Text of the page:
The U.S. Commission on Civil Rights (USCCR) has posted a report which recommends that the Equal Employment Opportunity Commission (EEOC) modify its position that the use of “English-only” policies is a presumptive violation of Title VII of the Civil Rights Act. See EEOC’s guideline at 29 C.F.R. § 1606.7 (2010). This report sets up an interesting dichotomy in the analysis of such policies by two governmental agencies, both of which ostensibly were formed primarily to insure civil rights.
While most individuals are aware of the existence of the EEOC, fewer have heard of the USCCR and its mission. The USCCR was established under the Civil Rights Act of 1957 as an independent, bipartisan, fact-finding federal agency. Its mission, according to its website, is “to inform the development of national civil rights policy and enhance enforcement of federal civil rights laws.” It does so by reviewing alleged deprivations of voting rights and alleged discrimination based on race, color, religion, sex, age, disability, or national origin, or in the administration of justice. The agency plays a vital – but widely unrecognized – role in advancing civil rights through objective and comprehensive investigation, research, and analysis on issues of fundamental concern both to the federal government and to the public.
Although the USCCR has been referred to as a civil rights “watch dog” that works to ensure that the federal government is enforcing civil rights laws fairly and evenhandedly, the original Commission was not configured to act as such. Originally, all of its members were appointed by the President and were subject to dismissal at any time. Also, because the Civil Rights Act first came into effect in 1964, the early USCCR had no actual civil rights laws to oversee. However, in recent years, the agency has publishing significant studies and reports on a wide range of the civil rights, including co-worker violence and bullying, race neutral enforcement of the law, and even human trafficking.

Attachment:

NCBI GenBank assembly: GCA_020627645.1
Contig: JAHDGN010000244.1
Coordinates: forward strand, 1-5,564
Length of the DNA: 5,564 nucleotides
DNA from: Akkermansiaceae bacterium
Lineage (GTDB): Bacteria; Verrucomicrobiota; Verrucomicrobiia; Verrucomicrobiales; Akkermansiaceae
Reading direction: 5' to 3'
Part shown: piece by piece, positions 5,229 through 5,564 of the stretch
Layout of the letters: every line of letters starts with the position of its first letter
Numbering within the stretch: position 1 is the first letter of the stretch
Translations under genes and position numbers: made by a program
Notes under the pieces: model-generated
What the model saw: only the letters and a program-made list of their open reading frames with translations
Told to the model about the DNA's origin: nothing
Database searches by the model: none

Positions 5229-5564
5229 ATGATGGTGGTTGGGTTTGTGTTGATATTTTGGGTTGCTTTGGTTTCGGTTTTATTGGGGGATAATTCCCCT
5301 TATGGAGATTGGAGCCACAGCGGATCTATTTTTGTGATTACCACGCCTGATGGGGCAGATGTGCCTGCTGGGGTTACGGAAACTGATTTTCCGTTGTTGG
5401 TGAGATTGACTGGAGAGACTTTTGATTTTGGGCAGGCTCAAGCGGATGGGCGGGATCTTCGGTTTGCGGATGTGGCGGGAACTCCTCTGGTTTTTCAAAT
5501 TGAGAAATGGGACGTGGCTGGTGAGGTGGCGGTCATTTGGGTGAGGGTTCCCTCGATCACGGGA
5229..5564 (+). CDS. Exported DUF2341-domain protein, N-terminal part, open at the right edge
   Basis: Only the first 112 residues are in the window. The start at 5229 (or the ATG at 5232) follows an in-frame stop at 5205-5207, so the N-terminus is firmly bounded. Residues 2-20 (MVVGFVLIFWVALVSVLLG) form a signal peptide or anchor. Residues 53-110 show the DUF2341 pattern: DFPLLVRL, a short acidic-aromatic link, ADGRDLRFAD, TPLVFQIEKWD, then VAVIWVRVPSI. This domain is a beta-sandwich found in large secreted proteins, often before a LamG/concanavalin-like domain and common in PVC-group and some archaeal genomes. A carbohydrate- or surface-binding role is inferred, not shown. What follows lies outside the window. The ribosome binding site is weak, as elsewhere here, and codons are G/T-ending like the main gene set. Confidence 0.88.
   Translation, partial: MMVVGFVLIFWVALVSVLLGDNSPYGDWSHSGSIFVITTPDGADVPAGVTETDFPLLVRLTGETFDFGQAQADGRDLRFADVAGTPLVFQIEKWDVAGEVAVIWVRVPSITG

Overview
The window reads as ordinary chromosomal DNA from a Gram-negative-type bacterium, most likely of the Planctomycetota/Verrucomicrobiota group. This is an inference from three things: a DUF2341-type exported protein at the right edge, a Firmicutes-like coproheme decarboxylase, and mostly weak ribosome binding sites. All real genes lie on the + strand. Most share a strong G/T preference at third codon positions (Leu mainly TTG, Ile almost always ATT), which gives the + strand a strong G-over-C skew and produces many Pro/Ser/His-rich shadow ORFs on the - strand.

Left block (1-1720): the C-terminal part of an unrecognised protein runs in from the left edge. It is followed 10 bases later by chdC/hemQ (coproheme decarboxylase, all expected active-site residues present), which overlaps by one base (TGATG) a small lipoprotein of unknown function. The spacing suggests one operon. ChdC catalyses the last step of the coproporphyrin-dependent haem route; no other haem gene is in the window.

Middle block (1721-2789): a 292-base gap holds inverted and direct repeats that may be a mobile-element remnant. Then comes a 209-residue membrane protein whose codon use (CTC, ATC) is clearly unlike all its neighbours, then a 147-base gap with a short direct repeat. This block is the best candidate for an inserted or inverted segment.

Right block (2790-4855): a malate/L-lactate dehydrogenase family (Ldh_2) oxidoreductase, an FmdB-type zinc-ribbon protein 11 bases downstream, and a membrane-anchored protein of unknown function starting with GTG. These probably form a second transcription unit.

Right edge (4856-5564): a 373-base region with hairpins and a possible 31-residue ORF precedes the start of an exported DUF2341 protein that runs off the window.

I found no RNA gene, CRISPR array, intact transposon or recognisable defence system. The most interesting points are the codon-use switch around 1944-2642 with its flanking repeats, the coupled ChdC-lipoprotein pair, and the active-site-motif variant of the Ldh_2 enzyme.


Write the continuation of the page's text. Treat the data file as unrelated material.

The USCCR’s recent report on English-only rules stems from a conference held in December 2008 at which the issue was discussed and analyzed at length by a number of experts in the field. A transcript of the conference and resulting briefing – which was carried live on C-SPAN – is available on the Commission’s website, www.usccr.gov, and by request from the Publications Office, U.S. Commission on Civil Rights, 624 Ninth Street, NW, Room 600, Washington, DC 20425, (202) 376-8128. Based on the testimony provided by panelists, and on discussion with Commissioners, the USCCP adopted findings and recommendations on various courts’ acceptance or rejection of the EEOC guidelines, the potential reasons, both good and bad, behind employer English-only policies, and actions the EEOC and Congress might take to clarify and improve the state of the law as applied to English-only policies under Title VII.
The USCCR’s primary recommendation stemming from the conference is that the EEOC’s guideline at 29 C.F.R. § 1606.7 should be withdrawn, and that instead, employers and employees should be informed that English-only policies should be prohibited only when it can be shown by a preponderance of evidence that the policy was adopted for the purpose of harassing, embarrassing, or excluding employees or applicants for employment on account of their national origin. This view could indicate a subtle shift in the burden of proof in cases involving English-only policies. Under the EEOC’s guideline, an English-only policy is presumed to be violative of Title VII unless the employer can show that the policy was enacted for a legitimate business reason; under the USCCR’s interpretation, an employee would have to show evidence of the purpose for which the policy was enacted, and prove that such evidence contravened Title VII.
Employers who have considered the implementation of an English-only policy should be aware that this issue has come into the limelight, and that further discussion and/or proposed legislation is possible.